The second executive action will strip “sanctuary cities” of federal grants and facilitate repatriation of immigrants being deported. Also a report on all federal aid that has been provided to the Mexican government in the last 5 years and an analysis of alien apprehensions at the border will be completed.
The American Dairy Coalition said the recent executive orders shows that it is vital for the industry to “pull together and push forward” their reform legislation to ensure a viable labor workforce. They’ve been advocating a state-based visa program and said they expect their reform bill to be introduced “in the near future.”
In one of his first actions, Trump's Chief of Staff Reince Priebus issued a notification to government agencies to "freeze" regulatory actions. This action will require that rules that have been published but have yet to be implemented to be delayed for 60 days. Additionally, rules that have been recently submitted, but that have not yet been published, are to be entirely withdrawn. This delay will allow for incoming political staff appointed by the Trump Administration to review the regulations.
Among the regulations put on hold are two released just days before the inauguration: The Farm Fair Practices Rules and the organic livestock and poultry rule. One of the regulations in the Farm Fair Practices Rules – also known as the GIPSA Rule (after USDA’s Grain Inspection, Packers and Stockyards Administration) – would broaden the scope of the Packers and Stockyards Act (PSA) of 1921 related to the use of “unfair, unjustly discriminatory or deceptive practices” and “undue or unreasonable preferences or advantages.” Specifically, it would deem such actions inherent violations of federal law even if they didn’t harm competition or cause competitive injury, prerequisites for winning PSA cases.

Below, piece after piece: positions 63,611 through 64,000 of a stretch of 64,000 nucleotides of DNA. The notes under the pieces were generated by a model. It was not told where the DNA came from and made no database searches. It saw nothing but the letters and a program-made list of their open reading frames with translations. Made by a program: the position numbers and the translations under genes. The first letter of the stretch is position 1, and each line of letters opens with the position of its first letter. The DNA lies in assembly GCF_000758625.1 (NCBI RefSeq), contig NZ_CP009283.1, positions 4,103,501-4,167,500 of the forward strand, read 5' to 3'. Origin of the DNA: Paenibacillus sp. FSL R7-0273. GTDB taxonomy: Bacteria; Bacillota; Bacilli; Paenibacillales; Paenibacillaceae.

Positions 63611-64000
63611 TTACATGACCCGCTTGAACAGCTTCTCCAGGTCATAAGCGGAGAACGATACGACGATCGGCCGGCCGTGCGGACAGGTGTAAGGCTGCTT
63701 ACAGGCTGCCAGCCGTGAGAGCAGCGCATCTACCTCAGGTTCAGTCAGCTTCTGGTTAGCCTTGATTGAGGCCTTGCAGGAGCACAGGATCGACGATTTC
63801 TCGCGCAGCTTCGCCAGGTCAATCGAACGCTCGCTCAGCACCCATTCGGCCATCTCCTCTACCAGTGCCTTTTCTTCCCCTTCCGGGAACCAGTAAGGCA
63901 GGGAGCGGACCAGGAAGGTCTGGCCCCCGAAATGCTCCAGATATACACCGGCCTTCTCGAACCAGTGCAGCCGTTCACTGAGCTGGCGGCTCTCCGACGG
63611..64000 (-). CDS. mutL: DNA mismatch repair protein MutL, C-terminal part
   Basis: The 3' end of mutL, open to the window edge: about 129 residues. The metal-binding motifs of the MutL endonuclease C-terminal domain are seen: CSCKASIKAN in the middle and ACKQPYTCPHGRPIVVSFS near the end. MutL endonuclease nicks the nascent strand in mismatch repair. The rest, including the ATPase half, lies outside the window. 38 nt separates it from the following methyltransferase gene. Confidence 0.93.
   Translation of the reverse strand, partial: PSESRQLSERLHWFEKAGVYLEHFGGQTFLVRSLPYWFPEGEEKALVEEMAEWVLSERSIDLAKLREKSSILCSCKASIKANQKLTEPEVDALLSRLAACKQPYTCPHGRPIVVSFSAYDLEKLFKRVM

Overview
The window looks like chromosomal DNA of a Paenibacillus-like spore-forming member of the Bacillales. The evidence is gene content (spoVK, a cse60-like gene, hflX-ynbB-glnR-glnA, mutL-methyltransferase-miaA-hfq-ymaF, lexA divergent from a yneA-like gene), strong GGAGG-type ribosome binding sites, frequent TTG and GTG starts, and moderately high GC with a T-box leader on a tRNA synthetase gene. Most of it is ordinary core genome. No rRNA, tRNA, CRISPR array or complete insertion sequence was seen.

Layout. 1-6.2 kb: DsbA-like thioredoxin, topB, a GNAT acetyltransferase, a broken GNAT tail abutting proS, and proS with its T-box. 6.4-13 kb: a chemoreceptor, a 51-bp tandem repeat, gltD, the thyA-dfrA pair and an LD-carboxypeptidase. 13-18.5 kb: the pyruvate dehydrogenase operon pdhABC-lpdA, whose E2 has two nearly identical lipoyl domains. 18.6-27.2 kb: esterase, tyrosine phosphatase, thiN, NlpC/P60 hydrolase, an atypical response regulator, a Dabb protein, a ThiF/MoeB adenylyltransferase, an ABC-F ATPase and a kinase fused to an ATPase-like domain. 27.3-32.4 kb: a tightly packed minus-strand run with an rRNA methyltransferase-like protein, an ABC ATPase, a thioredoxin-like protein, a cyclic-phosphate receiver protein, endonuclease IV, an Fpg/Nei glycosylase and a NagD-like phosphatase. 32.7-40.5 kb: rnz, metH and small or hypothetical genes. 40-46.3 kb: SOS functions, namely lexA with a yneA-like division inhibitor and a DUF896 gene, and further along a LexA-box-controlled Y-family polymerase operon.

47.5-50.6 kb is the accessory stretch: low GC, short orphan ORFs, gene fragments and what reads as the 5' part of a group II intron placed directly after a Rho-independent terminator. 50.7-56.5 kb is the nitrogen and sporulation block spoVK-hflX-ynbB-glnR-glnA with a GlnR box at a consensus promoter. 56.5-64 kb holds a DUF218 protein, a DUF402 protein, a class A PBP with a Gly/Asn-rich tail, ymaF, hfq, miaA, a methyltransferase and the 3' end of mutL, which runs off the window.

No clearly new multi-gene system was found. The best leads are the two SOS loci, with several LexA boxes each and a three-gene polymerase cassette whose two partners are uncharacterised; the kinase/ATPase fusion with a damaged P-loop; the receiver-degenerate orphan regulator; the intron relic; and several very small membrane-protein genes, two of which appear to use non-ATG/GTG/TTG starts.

Livestock groups are concerned that the regulation would restrict the buying and selling of livestock, lead to consolidation of the livestock industry and increase consumer prices for meat. It was set to take effect Feb. 21.
The organic rule adds animal welfare standards to the nation’s organic food production law. It would strictly dictate how organic producers must raise livestock and poultry, including during transport and slaughter, and specify, without scientific justification, which common practices are allowed and prohibited in organic livestock and poultry production. It also would establish indoor and outdoor space requirements for animals. The regulation was set to take effect March 20.
While details are unclear, legal counsel has advised they do not believe this regulatory freeze will affect Section 18 pesticide exemption applications.